THE TELEGRAPH – The rise of gastronomic rosé

No longer just simple thirst-slaker, Victoria Moore charts the rise of the oak-aged gastronomic rosé, wines to drink with a plateful of food.

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Rosé never used to be fancy. It was a simple thirst-slaker, pale and gentle. You could count the hours whiled away on a sunlit verandah, or with sand under your toes at a St Tropez beach club by the number of empties at the end of the night and if you ate with it – well, you ate, niçoise salad, grilled lamb with herbes de Provence, tapenade, seafood, lettuce dripping with lardons fat, all that stuff, without it being clear and without it mattering whether the food was washing down the wine or vice versa.

Pink wine has long my default wine choice when I’m a bit stuck about what might go with dinner. Unlike many wines it tends not to interfere with the flavours in the food. Being happy when there are lots of different dishes on the table, it’s an obvious choice in restaurants, while tricky spicy foods such as tagines or curries, are easily pacified by an off-dry rosé because the sweetness counteracts chilli heat.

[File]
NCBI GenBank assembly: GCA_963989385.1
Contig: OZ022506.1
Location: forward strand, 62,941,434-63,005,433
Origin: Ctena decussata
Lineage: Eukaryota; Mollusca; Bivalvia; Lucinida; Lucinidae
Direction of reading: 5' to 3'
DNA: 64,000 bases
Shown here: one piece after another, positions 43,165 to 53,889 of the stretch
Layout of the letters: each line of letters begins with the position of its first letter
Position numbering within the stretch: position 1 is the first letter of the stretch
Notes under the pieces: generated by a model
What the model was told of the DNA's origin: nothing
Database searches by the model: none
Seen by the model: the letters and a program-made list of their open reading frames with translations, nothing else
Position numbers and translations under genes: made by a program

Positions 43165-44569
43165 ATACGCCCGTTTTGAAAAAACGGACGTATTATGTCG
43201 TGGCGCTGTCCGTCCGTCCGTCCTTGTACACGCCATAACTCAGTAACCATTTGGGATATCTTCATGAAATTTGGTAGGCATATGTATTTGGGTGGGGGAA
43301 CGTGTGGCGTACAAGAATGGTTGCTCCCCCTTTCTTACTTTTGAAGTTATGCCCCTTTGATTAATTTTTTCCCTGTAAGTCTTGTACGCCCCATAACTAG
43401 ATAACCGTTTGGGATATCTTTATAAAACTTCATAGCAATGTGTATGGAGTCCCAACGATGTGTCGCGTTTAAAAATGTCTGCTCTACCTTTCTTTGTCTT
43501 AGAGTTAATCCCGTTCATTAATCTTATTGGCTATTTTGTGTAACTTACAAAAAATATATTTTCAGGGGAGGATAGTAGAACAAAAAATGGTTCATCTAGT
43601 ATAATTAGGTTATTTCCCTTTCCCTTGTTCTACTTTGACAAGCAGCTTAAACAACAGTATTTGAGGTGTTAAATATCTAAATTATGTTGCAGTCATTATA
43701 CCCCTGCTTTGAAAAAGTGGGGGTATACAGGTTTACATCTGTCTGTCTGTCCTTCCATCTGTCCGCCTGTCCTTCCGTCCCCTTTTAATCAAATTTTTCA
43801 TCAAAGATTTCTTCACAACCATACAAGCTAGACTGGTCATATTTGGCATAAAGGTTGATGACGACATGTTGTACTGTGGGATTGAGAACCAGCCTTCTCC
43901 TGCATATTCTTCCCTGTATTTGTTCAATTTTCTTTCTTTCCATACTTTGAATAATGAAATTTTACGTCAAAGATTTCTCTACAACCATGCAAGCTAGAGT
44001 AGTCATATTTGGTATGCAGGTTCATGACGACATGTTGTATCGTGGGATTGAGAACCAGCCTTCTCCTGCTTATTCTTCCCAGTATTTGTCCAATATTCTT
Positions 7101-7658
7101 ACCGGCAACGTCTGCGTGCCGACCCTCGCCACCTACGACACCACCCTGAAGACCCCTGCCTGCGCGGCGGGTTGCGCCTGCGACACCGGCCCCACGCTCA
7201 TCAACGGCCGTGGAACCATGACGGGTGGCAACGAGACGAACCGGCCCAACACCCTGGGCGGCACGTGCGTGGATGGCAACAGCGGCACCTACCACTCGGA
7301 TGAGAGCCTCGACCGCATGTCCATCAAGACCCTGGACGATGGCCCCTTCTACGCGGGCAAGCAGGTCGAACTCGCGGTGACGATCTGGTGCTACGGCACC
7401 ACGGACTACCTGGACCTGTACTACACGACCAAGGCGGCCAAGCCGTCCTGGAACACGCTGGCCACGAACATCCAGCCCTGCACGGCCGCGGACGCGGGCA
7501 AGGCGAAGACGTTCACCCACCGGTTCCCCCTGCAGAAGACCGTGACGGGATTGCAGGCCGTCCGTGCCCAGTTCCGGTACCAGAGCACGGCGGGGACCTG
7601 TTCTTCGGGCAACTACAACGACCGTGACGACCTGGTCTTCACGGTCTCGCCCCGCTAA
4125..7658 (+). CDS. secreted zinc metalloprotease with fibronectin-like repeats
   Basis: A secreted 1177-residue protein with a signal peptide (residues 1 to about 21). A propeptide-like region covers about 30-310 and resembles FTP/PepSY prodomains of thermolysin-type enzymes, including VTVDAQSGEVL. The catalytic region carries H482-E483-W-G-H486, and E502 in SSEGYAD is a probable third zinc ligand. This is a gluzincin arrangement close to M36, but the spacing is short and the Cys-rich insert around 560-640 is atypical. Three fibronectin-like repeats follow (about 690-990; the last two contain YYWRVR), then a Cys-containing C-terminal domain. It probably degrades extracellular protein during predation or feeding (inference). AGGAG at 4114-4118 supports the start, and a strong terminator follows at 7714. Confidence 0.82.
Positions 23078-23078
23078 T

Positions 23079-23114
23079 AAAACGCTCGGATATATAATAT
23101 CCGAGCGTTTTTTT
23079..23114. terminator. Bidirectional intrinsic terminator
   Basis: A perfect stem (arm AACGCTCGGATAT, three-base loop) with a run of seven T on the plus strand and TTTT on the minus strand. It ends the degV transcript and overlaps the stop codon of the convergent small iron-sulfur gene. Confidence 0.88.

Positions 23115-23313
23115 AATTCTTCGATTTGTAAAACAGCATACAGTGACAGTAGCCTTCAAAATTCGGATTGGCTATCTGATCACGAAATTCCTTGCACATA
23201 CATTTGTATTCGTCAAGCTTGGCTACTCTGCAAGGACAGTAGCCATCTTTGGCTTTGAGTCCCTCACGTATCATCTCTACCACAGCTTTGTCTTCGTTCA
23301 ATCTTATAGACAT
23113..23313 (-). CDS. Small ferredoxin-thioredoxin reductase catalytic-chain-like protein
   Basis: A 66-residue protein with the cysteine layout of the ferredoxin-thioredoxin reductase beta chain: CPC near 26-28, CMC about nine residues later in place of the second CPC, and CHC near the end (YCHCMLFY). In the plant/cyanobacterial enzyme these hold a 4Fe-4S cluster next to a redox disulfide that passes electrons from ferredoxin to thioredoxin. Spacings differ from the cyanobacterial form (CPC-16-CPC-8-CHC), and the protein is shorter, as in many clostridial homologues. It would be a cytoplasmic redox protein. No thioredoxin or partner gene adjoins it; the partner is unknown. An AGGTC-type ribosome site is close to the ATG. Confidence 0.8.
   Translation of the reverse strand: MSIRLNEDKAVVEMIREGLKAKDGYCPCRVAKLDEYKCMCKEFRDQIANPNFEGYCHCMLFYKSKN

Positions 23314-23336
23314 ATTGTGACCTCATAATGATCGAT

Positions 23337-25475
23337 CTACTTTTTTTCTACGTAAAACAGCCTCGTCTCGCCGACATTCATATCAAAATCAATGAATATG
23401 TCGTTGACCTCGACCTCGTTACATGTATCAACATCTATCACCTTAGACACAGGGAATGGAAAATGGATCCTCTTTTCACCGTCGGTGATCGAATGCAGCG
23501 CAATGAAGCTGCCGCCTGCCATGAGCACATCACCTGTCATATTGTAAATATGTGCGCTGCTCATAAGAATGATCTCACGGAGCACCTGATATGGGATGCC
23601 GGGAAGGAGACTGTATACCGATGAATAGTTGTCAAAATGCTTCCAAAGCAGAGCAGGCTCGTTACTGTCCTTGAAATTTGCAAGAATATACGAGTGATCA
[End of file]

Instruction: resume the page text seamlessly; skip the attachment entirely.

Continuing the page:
Now, though, we don’t just have rosé, we have gastronomic rosé. At one time this might have meant rosé d’Anjou or Tavel, now it takes in newer and more esoteric wines such as Dirk Niepoort’s deep-raspberry Redoma Rosé, made in Portugal, and the almost invisible pale pink wines from Chateau d’Esclans in Provence, makers of the most expensive rosé in the world – a wine called Garrus.

The new gastronomic rosés are structured like a whalebone corset and they spend time in oak. You can drink them as an aperitif but it’s a bit of a throwaway to do so, because they really only come into their own when you have a plateful of food at which point they exert previously invisible power.

In the case of the Esclans wines the effect of the wood is extremely subtle – you don’t sip them and think, “Oak barrels.” At least, you don’t unless you are a wine taster in which case you immediately recognise the more ample body and the texture that oak ageing brings. These are wines with a soft texture. Of the range, Ch. D’Esclans Rock Angel 2014 Côtes de Provence (Berry Bros & Rudd, Hedonism), is the one to try. It has less oak influence than the more expensive Esclans cuvees and I prefer it for that. Just half the wine spends time in large barrels – none of them new – while the rest goes into stainless steel and costs around £25 for a 750ml bottle but comes in a range of Côte d’Azur sizes. It smells of sandalwood and the oak adds a fat, creamy sensation to the palate.

Victoria Moore

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